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Annette Bening, Elle Fanning, Greta Gerwig and Billy Crudup shine in 20th Century Women, Mike Mills’ ode to his unusual mother, who raised him in the late 1970s and tried to like punk music as much as she could. Bening is terrific as Dorothea. She represents the prototypical late-1970s woman—still cool, but perhaps slowing down a bit due to too many cigarettes and a general disillusionment with the changing culture. Mills uses Dorothea as a sort of narrator from the future who talks about the events of the film while observing from a perch in years ahead. It’s an interesting technique, and Bening’s performance is a career milestone. Gerwig and Fanning are great as two different women who hang around Dorothea’s apartment, both with their own highly interesting subplots. Cruddup chimes in capably as a local handyman who will sleep with you if you ask him to. I love the…
26 Jan 2017
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Michael Keaton is fantastic in The Founder as Ray Kroc, the sorta-kinda founder of McDonald’s. Director John Lee Hancock’s film tells his story, from Kroc selling milkshake mixers door-to-door, through his wife-stealing days as the head of the McDonald’s corporation. Hancock’s movie desperately wants us to like Kroc … but maybe we shouldn’t? After all, he swept in and took the name of McDonald’s from the McDonald brothers (played by Nick Offerman and John Carroll Lynch), effectively cutting them out of most profits and leaving them in his dust. The film is at its best when it is in old-time, Americana mode. It’s a beautiful-looking movie that captures the essence of those old-timey fast-food joints that replaced the traditional drive-in diners. It slows down and gets a little muddled when it tries to depict Kroc as some sort of commerce hero. Hmm … I suppose if they went into details…
26 Jan 2017
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The key to M. Night Shyamalan’s recent success seems to be a limit on the amount of money he’s allowed to throw around. After working with sizable budgets on big projects like The Last Airbender, After Earth, The Happening, Lady in the Water and The Village—all of which sucked major ass—Shyamalan almost made a good movie for $5 million with The Visit. Now he’s finally made his first good movie since Signs back in 2002 with Split, a down-to-the-basics, creepy thriller propelled by excellent performances from James McAvoy and Anya Taylor-Joy. The film—with a $10 million budget, according to IMDb—reminds us that Shyamalan can be quite the capable director (and writer) when he isn’t getting too carried away. Taylor-Joy, so good in recent horror masterpiece The Witch, plays Casey, an introverted, outcast high school student attending a birthday party for Claire (Haley Lu Richardson) simply because she got a “mercy…
25 Jan 2017
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While the film Christine has its inconsistencies, Rebecca Hall delivers an electrifyingly good performance as the title character. No, this isn’t a remake of the John Carpenter film with a killer car. This is about Christine Chubbuck, the infamous news reporter who shot herself on live television in the 1970s. Hall depicts Chubbuck as bright but, obviously, troubled. Doing small feature stories on a Florida TV station and looking to move ahead, her ideas are a little too out there for her station manager, Michael (the incomparable Tracy Letts). On top of that, she’s trying to date station anchor George (Michael C. Hall) with little success. While director Antonio Campos’ film feels a little flat, the two Halls and Letts usually breathe life back into it. Rebecca Hall would probably have gotten serious Oscar buzz if the film felt fully realized rather than moderately good. It’s worth seeing for Hall,…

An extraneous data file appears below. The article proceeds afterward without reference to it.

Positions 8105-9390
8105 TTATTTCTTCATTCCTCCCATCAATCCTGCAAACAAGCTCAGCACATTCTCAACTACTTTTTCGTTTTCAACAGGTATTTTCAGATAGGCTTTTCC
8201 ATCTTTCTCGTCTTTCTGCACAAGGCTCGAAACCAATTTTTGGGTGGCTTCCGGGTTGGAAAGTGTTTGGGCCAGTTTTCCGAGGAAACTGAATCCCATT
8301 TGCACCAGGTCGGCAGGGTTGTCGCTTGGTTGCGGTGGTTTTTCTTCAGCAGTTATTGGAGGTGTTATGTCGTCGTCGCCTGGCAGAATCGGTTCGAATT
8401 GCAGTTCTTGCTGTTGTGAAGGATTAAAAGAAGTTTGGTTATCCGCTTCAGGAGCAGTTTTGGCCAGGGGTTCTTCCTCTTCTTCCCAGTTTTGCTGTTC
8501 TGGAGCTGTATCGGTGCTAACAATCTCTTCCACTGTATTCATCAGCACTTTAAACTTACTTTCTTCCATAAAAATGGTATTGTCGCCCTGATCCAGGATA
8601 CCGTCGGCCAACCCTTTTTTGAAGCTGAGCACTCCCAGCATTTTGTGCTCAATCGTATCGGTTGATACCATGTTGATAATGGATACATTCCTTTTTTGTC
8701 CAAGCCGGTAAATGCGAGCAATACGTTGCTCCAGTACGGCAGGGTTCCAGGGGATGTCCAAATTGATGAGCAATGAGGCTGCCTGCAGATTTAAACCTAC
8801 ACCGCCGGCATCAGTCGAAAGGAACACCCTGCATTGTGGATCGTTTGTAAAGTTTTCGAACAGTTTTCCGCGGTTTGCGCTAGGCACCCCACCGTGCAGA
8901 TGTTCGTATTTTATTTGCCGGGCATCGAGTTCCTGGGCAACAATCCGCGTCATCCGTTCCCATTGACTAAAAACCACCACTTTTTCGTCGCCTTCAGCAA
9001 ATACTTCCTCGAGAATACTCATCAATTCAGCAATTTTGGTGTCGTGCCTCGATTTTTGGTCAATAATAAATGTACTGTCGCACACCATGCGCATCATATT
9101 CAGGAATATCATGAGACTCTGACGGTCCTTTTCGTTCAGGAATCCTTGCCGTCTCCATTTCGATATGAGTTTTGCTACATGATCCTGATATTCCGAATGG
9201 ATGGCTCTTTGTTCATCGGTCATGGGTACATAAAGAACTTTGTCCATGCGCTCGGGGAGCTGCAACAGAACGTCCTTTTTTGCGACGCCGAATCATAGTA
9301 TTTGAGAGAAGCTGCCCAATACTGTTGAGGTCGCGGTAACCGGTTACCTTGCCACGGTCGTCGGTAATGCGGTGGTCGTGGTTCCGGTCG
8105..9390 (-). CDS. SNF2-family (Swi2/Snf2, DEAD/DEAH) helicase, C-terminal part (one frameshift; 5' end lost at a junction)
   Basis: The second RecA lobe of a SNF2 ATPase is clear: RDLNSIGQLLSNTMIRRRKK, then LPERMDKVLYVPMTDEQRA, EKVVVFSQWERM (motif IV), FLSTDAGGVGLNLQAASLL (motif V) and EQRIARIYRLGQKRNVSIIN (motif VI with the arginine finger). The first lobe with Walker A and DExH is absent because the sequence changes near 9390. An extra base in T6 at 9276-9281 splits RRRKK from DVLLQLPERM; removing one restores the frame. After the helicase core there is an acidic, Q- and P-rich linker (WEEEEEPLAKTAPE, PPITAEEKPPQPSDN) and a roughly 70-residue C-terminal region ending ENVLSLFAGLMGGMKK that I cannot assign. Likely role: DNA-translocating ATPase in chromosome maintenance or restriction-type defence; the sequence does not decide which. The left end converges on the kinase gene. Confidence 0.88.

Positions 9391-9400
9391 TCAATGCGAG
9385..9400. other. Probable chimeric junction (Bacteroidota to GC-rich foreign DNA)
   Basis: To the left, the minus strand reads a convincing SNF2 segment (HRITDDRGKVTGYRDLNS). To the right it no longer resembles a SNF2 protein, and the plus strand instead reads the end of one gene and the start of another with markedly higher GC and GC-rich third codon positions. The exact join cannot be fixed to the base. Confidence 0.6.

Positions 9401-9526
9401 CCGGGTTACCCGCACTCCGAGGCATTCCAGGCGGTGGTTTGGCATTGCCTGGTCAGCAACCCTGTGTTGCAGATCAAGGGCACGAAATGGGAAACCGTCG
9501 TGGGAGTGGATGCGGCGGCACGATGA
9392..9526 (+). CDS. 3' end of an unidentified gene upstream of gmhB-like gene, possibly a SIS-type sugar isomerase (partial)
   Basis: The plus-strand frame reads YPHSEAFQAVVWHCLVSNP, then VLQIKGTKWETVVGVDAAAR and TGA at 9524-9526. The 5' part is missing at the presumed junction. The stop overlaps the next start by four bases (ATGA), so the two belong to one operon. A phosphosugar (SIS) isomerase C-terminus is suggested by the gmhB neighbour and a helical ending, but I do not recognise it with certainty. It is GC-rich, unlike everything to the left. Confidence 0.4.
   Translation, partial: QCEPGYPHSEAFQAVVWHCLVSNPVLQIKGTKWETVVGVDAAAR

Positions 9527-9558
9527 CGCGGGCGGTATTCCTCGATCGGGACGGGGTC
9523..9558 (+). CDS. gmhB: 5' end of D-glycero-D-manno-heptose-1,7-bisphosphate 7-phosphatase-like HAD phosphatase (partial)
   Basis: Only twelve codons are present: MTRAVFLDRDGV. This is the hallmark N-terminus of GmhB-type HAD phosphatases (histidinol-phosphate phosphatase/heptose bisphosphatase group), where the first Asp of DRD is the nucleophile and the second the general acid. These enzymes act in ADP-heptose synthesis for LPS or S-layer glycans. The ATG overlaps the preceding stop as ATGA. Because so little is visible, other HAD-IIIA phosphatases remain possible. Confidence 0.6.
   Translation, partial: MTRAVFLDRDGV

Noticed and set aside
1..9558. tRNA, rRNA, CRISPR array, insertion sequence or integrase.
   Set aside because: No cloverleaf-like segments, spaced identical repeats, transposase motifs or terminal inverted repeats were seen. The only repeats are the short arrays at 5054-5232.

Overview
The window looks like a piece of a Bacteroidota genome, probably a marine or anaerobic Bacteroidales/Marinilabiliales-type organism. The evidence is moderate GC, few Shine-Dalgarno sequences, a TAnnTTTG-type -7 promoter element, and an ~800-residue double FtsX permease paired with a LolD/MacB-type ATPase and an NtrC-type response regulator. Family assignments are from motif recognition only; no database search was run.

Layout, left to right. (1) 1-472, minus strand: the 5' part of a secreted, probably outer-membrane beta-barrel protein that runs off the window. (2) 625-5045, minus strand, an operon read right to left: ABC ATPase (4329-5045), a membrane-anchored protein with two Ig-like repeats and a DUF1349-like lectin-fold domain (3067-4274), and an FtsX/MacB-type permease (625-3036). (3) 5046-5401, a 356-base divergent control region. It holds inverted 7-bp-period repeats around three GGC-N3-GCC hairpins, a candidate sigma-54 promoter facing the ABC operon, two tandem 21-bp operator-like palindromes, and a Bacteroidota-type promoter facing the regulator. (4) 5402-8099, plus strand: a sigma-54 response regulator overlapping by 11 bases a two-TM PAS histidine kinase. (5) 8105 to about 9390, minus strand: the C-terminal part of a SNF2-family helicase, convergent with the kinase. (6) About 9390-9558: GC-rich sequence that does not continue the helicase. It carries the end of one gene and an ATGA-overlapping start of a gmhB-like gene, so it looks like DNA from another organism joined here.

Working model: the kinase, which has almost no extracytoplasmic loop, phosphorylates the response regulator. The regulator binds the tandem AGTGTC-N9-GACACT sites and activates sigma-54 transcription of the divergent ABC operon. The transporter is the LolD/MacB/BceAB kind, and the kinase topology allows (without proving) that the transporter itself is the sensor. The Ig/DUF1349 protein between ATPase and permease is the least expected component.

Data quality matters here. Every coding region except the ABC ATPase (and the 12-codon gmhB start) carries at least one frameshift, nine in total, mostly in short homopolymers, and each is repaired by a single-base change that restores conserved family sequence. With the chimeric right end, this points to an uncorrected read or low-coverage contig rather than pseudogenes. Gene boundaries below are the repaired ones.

19 Jan 2017
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Director Ben Affleck’s Live by Night is a period piece/costume drama that looks like a lot of work went into it, although it never feels like a cohesive picture. Affleck stars as Joe Coughlin, one of those gangsters you just gotta love, fighting the gangster fight during Prohibition in sunny Florida. Joe rises to the top of the gangster field, despite being the son of a cop (Brendan Gleeson), and despite basically being an all-around good guy. The problem is that Affleck fails to give his central character a true identity and emotional toolbox. The character feels stilted, and the movie around him feels like a costume party. It’s as if Affleck was afraid to make Joe the truly bad guy he should be. The fedoras and sweet suits all look good, but it’s in the service of a story that has been told before—in far more powerful ways. Sienna…
19 Jan 2017
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Adam Driver plays the title character, a bus driver with a penchant for poetry, in Paterson, writer-director Jim Jarmusch’s latest. Not only is his name Paterson; he lives in Paterson, N.J., and he sets his folded clothes out every night so he’s good to go in the morning. His wife, Laura (Golshifteh Farahani), aspires to be a country music singer, and eagerly awaits a new guitar the couple can barely afford. (Sadly, she can’t play the guitar.) The film offers no substantial plot; it’s simply a snapshot of a normal, pleasant life being led by two people who aspire to create art in their spare time. Jarmusch always does well with these sort of observational stories, and this is no exception. Driver is terrific here, capping a great year that included Midnight Special and a great performance in the muddled Silence. It’s a funny, sweet performance without him really trying…